Naturally, when the phone call came and his father requested to see him immediately, Luhan could only think of Yixing. The entire hour of driving, he could only think of Yixing. One memory in particular was burned into the back of his mind. After his drunken ‘confession’, the pair had been more at ease with each other. Going out alone together was no longer awkward or tense, but relaxing. Fun, almost. Their outings weren’t exactly dates, more like the two felt the need to keep one another company. To fend off the loneliness, the depression, the fears.

It had been spring time when Luhan had taken Yixing to his mother’s favorite park in Beijing, the same park where she had brought him as a child. Those had been the last of Luhan’s days of happiness. Now, he could barely remember his mother’s face, the smile that used to light up his childhood days.

For over a decade now, he had relied on the faded, worn photograph that resided in his bedside drawer to help him remember. Even then, Luhan had a hard time remembering. It was if the time had washed his memories away, leaving behind only cloudy fragments of his innocence. The park was his only solace. When he was there, he could almost hear her laughter, her voice telling him how much she loved him. How much she would always love him. It was a place that kept him sane, but the relief it brought him also came with much bitterness.

That was, until Yixing had come along. And now that Yixing was by his side, Luhan felt almost whole again. The empty place in his heart was beginning to heal and fill itself in again. It may not have exactly been his mother’s love, but it was love all the same, and Luhan wouldn’t have wanted it to be anyone other than Yixing by his side.

Yixing seemed to understand the profoundness of Luhan’s gesture when he had explained the importance of the place to him. Of course, Yixing always managed to understand him. Luhan only wished that he could do the same, that he could look deeper into Yixing’s feelings and appreciate him the way he deserved. But Luhan was a coward. Though he appeared to be the tougher one in the relationship, it was always Yixing who was the bolder one. And it was Yixing who had brought a gift for Luhan with him the day that he had taken him to the park.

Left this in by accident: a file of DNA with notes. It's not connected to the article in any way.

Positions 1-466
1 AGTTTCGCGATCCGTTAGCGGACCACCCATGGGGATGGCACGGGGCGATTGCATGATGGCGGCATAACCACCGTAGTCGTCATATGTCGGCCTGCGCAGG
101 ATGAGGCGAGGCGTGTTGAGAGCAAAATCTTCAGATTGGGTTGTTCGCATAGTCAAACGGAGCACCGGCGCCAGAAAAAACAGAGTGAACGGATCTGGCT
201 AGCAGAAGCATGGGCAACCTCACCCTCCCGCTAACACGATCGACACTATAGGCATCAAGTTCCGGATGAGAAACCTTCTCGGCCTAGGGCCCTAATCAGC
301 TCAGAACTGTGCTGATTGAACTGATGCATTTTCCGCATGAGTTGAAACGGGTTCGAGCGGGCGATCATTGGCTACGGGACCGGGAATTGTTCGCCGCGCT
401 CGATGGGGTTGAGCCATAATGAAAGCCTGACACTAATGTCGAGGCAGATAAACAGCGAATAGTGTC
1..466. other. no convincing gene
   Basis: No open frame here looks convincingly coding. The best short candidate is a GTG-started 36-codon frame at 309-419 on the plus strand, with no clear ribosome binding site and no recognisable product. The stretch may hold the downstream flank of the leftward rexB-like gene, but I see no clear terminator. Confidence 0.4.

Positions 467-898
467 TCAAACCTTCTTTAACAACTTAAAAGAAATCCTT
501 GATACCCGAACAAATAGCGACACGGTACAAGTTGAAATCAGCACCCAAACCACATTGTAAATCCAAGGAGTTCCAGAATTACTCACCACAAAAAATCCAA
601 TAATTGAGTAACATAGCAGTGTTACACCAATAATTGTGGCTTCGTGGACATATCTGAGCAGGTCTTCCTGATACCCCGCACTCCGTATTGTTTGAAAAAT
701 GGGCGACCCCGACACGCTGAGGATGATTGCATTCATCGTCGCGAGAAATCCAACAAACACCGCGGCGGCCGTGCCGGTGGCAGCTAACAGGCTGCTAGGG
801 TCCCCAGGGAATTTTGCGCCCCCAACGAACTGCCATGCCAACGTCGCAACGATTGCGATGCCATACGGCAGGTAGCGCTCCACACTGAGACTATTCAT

They had just had a quiet lunch together, lying down and relaxing on the grass beneath the shade of what appeared to be an ancient oak tree. Few words had been spoken, as always. It had been Yixing who had broken the silence, nudging Luhan, whose eyes were closed, with his elbow. Luhan had smiled at the younger boy, propping himself up on one arm to face him properly. Yixing had blushed, but continued on, presenting a single white rose from behind his back. Luhan had taken it with ease, careful not to prick his finger on any of the thorns, before inhaling its faint, but sweet fragrance. Just as sweet as Yixing himself.

“My grandmother used to plant white roses in her garden all the time,” the younger boy began to explain. “She would give me one for my birthday each year, telling me that they would help me keep my innocence and purity.” Luhan listened intently as Yixing’s expression darkened ever so slightly. It was rare for Yixing to talk about his family.

“But cancer took her away right before my eighth birthday. She forgot to tell me how cruel the outside world could be, how innocence and purity can never last, never win in this world.” Yixing sighed, and Luhan could not help but put his arm around the other’s shoulder, pulling him close, nestling his nose in the softness of Yixing’s hair.

“Before she passed, she had asked me to take care of her roses if anything ever happened to her. At first, I hated them because they reminded me of her too much. It wasn’t until my seventeenth birthday that my mother gave me a letter from her. That’s when I learned that the white roses were a form of respect as well, a sign of hope for the future.” Yixing paused, the tears beginning to pool in his eyes as his breathing became a little raspy. Luhan’s lips easily found their way to brush against Yixing’s temple, a small, but comforting gesture.